Steaming is one of the healthiest ways of cooking all kinds of foods: vegetables retain more of their vitamins and minerals when cooked this way, and it's great for proteins from the sea like clams and salmon and delicate foods like eggs too. But, what if you don't have a steamer? Not to worry, there are ways to enjoy the benefits of steam-cooking without any extra special equipment. Whether you have a garden full of green beans and need healthy steamed green bean recipes, or want incorporate more omega-3s into your eating pattern and need to learn how to steam fish without a steamer, we have options for everyone.
Related: How to Steam Broccoli
How does steam-cooking work?
Steam cooking simply uses the heat of the steam generated by a small amount of simmering water, or other liquid, to cook food that is suspended above the surface of the liquid. Boiling or poaching can leach nutrients from foods into the liquid. Steaming, because the food doesn't touch the water, allows more nutrients to be retained. For steaming, you need a method of suspending your ingredients over the water, and a tightly fitting cover to ensure that the steam does not escape.
How do steamers work?
Most steamers involve a basket of some sort to elevate food above the surface of the liquid. This may be a removable basket that can be used in a variety of pots or pans, a specialized pot insert or a stackable set of baskets, as with bamboo steamers. There are also electric steamers, which are either small portable gadgets or built-in appliances designed especially for steaming applications.
How can you steam without a steamer?
There are a few easy ways to enjoy steamed foods without a steamer! Essentially, you just need to be able to create a steamy environment for your foods that can be maintained for as long as you need to cook your ingredients.
If you have a heat-safe colander, you can place it inside a large, lidded pot to create a steamer. If you're steaming small items, use the perforated bowl to contain the ingredients. If you're steaming larger foods like corn on the cob or lobsters, flip it over and arrange the foods atop it.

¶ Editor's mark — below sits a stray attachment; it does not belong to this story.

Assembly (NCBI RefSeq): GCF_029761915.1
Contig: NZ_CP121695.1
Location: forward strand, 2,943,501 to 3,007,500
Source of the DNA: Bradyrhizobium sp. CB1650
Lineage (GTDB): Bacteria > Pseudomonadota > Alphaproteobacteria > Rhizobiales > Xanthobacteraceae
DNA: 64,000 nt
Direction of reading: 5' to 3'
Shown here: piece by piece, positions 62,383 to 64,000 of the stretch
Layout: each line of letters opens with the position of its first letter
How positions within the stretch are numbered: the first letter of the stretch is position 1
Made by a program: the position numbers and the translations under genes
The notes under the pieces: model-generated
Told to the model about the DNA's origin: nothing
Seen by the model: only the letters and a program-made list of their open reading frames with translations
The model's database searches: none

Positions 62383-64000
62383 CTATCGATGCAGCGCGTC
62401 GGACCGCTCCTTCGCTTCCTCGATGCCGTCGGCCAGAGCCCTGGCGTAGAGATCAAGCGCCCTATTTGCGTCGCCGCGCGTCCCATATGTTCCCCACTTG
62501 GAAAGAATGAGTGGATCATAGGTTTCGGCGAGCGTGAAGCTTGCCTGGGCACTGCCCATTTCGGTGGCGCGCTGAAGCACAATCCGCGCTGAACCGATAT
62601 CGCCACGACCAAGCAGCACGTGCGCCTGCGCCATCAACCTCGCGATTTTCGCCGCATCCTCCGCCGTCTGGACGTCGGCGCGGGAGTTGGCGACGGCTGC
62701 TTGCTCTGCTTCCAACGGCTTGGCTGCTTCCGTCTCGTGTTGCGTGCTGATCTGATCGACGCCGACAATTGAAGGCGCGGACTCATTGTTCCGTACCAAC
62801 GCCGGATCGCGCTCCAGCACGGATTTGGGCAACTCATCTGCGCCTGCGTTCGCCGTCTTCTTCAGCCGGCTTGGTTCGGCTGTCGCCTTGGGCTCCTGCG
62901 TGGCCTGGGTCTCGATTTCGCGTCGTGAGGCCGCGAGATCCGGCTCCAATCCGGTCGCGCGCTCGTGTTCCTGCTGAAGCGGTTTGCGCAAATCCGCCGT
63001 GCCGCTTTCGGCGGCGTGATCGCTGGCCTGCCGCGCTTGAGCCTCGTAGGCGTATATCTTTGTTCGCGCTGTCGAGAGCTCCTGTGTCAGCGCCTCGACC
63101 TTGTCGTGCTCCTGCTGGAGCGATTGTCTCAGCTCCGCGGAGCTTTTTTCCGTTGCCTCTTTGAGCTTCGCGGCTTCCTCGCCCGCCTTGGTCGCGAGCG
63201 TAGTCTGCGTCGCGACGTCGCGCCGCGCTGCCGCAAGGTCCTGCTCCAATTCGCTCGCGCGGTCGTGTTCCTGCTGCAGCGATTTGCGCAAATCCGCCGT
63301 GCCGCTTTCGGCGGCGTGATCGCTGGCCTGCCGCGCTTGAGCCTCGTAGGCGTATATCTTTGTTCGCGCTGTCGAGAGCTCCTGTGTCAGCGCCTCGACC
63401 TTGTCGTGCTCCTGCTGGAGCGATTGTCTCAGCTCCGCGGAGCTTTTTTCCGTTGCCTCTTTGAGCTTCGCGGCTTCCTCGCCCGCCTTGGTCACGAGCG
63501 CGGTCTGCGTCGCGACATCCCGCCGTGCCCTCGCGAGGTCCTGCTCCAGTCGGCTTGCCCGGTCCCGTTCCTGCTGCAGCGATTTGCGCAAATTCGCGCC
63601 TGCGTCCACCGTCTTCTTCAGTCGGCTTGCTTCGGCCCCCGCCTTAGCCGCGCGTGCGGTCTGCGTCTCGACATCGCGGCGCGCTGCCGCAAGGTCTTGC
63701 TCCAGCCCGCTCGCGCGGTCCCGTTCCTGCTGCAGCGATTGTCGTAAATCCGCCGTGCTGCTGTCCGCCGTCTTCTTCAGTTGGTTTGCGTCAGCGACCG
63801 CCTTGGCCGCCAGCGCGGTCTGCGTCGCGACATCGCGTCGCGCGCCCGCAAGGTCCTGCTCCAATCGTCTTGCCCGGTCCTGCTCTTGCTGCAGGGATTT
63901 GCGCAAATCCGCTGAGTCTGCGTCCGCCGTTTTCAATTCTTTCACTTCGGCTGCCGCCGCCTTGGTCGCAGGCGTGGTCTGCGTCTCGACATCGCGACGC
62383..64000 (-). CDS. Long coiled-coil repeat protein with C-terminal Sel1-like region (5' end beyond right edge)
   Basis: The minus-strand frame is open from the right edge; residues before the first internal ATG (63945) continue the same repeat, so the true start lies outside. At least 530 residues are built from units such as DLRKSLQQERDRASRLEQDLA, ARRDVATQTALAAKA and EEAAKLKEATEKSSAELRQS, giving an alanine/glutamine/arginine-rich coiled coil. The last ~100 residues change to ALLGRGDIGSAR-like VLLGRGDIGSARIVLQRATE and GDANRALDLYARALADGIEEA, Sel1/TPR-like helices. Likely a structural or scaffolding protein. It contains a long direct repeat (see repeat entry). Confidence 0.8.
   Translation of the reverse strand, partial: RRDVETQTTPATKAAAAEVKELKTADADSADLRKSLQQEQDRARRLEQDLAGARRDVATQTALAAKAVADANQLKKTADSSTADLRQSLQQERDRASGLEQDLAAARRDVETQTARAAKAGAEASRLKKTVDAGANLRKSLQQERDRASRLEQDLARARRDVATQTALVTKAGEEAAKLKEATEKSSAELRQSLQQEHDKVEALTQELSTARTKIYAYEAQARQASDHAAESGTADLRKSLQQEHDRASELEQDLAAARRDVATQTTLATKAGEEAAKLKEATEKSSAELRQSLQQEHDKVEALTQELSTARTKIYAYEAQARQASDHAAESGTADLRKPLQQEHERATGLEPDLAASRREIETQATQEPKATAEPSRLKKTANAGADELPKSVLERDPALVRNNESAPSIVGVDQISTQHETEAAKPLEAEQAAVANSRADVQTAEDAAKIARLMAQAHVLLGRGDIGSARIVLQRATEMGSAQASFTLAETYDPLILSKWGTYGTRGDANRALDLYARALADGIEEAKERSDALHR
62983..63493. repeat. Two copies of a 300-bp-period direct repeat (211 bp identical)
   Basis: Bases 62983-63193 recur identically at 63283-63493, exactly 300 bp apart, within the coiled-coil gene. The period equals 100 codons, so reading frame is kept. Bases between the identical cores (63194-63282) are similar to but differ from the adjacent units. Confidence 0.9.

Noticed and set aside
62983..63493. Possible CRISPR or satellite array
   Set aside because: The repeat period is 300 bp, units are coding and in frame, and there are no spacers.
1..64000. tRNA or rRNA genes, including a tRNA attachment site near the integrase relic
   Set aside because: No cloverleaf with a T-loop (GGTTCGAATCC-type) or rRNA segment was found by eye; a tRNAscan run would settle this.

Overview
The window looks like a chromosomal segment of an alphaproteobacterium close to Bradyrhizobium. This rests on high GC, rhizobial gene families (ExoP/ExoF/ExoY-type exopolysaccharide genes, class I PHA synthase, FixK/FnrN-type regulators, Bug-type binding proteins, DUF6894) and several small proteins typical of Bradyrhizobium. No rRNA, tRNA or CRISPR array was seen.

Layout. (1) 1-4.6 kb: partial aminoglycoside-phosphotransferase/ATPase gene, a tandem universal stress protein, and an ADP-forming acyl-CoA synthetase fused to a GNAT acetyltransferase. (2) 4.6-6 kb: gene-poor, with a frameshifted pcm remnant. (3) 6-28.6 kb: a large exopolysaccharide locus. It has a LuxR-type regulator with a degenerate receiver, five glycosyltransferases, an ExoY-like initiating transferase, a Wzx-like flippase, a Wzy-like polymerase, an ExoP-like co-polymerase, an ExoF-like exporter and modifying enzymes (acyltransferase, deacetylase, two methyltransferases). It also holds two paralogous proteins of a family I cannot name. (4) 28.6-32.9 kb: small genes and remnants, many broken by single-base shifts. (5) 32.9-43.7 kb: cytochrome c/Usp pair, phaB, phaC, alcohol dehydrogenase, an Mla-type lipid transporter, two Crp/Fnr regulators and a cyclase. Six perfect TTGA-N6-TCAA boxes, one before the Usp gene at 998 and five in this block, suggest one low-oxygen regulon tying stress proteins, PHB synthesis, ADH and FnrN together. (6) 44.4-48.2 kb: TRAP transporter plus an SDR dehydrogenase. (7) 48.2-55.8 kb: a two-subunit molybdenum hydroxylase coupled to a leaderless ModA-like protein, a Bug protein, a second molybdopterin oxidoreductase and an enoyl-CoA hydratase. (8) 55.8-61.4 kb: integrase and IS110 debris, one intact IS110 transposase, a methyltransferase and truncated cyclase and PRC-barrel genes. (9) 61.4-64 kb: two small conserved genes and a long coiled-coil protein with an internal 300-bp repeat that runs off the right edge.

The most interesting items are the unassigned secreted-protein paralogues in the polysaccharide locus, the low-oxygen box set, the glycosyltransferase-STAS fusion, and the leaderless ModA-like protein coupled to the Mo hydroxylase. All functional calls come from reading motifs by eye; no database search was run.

You can make a snake or balls of foil to arrange on the bottom of a lidded pot to be able to elevate a heatproof plate or bowl above the surface of your simmering liquid to create a steamer.
If you have a round wire cooling rack that fits inside one of your lidded pots, or the kind of rack that goes inside an Instant Pot, you can use it to elevate a heatproof plate or bowl for steaming.
What foods are best for steaming?
There are all kinds of foods that benefit from steam-cooking. For fish like tilapia, which may dry out, steaming will keep the fish succulent and tender. Shellfish won't get rubbery the way they can with boiling, and chicken breasts, notorious for getting overcooked, benefit from the gentle moist environment to keep them juicy. Any green vegetable, like broccoli or spinach, will retain both their deep green color and many of their nutrients with steaming, and there is no better way to get sugar-sweet corn on the cob than to give your ears a steam bath. Many comfort dishes like dumplings or idli (South Indian steamed rice-and-lentil cakes) are steam-cooked. Baby potatoes get an intensified potato flavor similar to baking, but with that tender texture you usually associate with boiling. Perfect hard-boiled eggs can be achieved by steaming too.
Steaming is a simple way to let ingredients shine. Since steaming requires no submerging in liquid that can leach nutrients, it's one of the most nutritious ways to prepare vegetables. And for any delicate items, the gentle cooking method is very forgiving, so it's a great way to get some kitchen confidence with harder-to-handle foods like seafood.